An SGE implemented based on the ISO 50001 standard allows Organizations to periodically evaluate their performance and set increasingly ambitious goals, seek new challenges in new areas and integrate their employees in multidisciplinary teams in search of increasingly efficient energy solutions.
Some case studies show a significant reduction in the energy bill of some organizations due to the implementation of the standard in reference and consequent improvement in energy efficiency. This is the case of TATA Global Beverages (India), the second largest tea company in the world, whose ISO 50001 certification resulted in savings of about USD 70,000 in the first year of implementation and about USD 35,000 in the second year (data from BSI Group); and the University of Sheffield (England), which had a savings of about USD 120,000 in its annual energy bill and reduced 11% of its annual carbon emissions.
At a time when the energy challenges on the African continent are great and access to energy in certain regions remains a problem (as is the case in some parts of the country), the energy transition represents a huge opportunity for countries like Mozambique, which has one of the largest reserves of natural gas in the world. However, issues related to the rational and efficient use of energy are, and will continue to be, critical to sustainable development.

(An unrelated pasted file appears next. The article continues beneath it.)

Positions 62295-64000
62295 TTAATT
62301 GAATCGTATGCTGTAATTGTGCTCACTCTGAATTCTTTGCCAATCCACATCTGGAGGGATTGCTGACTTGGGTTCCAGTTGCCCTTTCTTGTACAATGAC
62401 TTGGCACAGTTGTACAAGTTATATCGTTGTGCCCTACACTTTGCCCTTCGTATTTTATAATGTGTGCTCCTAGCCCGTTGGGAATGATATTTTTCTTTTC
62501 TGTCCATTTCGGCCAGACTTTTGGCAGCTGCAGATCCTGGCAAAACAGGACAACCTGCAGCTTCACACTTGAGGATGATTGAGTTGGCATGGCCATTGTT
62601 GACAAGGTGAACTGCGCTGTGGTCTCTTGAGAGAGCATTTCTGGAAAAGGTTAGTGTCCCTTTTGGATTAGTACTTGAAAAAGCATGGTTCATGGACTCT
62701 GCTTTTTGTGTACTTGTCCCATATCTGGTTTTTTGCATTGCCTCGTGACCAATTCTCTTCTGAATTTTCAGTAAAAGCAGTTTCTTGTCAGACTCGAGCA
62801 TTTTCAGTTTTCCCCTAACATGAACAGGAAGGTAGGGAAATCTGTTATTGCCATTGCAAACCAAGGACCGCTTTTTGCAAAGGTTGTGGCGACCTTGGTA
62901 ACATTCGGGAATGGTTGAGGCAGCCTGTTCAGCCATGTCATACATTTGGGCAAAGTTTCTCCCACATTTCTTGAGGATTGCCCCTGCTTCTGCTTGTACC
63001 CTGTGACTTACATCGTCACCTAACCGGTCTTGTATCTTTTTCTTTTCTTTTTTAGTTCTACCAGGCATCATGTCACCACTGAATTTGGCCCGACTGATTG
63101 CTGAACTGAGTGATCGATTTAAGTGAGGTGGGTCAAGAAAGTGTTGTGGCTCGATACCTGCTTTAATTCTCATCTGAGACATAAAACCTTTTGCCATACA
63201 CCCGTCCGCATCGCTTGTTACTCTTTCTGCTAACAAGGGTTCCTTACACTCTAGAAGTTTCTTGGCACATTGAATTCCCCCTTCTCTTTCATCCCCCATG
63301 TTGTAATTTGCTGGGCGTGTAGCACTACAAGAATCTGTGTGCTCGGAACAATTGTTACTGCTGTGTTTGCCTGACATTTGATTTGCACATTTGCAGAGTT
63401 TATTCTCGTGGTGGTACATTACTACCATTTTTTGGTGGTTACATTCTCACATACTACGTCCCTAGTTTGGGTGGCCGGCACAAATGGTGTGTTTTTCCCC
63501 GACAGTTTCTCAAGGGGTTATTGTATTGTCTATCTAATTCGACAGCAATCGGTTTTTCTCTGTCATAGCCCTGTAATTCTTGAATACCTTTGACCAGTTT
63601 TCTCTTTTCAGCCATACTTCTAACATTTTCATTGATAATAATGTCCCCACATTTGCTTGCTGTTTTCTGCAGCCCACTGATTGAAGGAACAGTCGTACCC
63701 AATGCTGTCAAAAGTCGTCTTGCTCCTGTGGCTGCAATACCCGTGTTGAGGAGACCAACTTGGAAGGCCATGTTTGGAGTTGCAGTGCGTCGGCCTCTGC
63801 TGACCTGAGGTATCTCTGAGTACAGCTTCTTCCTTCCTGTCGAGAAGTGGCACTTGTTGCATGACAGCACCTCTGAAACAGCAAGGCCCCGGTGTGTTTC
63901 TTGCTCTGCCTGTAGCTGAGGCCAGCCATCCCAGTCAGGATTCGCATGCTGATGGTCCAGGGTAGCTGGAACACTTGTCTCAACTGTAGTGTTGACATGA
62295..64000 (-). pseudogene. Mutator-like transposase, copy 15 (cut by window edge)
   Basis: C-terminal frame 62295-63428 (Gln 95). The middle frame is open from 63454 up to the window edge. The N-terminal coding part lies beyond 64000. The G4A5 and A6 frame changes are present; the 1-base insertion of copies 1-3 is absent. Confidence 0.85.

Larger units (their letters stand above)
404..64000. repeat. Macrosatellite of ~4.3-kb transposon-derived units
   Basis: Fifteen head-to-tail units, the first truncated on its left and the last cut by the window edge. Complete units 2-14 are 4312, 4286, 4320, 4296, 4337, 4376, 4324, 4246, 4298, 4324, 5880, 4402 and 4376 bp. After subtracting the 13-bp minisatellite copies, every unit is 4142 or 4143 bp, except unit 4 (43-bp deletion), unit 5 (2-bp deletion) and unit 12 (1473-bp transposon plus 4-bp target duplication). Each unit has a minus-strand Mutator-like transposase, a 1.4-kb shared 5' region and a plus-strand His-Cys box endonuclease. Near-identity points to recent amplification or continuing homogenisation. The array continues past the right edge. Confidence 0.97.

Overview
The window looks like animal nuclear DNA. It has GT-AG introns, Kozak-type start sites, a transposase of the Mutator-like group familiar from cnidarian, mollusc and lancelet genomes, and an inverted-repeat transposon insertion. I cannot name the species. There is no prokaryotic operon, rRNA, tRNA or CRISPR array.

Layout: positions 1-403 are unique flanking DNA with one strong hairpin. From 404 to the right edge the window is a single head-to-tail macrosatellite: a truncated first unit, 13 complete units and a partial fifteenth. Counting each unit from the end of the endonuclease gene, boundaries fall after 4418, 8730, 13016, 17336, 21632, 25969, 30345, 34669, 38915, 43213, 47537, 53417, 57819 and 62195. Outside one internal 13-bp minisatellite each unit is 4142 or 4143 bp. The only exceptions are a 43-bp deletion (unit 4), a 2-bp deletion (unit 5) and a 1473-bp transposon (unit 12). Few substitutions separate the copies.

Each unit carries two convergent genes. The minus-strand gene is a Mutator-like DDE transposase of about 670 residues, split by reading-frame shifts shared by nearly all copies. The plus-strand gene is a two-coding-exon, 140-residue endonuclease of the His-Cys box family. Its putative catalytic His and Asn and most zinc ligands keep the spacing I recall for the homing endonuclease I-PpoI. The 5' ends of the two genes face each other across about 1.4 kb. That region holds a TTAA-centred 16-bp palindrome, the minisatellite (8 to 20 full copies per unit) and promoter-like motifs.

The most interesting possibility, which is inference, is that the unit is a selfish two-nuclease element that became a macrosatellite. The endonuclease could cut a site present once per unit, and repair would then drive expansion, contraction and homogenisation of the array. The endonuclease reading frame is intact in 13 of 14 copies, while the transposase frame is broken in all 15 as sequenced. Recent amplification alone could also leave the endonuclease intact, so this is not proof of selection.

In this context, the ISO 50001:2018 standard should be seen as a tool to support the promotion of efficient and sustainable energy use. In this sense, its implementation should be encouraged and proactively adopted by national companies, especially those in the Industry sector, which will also be the ones that will get the highest return on the necessary investment. As we have seen, in addition to lowering the costs of electricity or gas bills, the implementation of an Energy Management System (EMS), based on the ISO 50001:2018 standard, contributes to the fight against climate change.
Thus, this certification will help Organizations both become more energy efficient and demonstrate their commitment to sustainability, which will make them gain greater market recognition from their stakeholders. In short, this should be the way forward.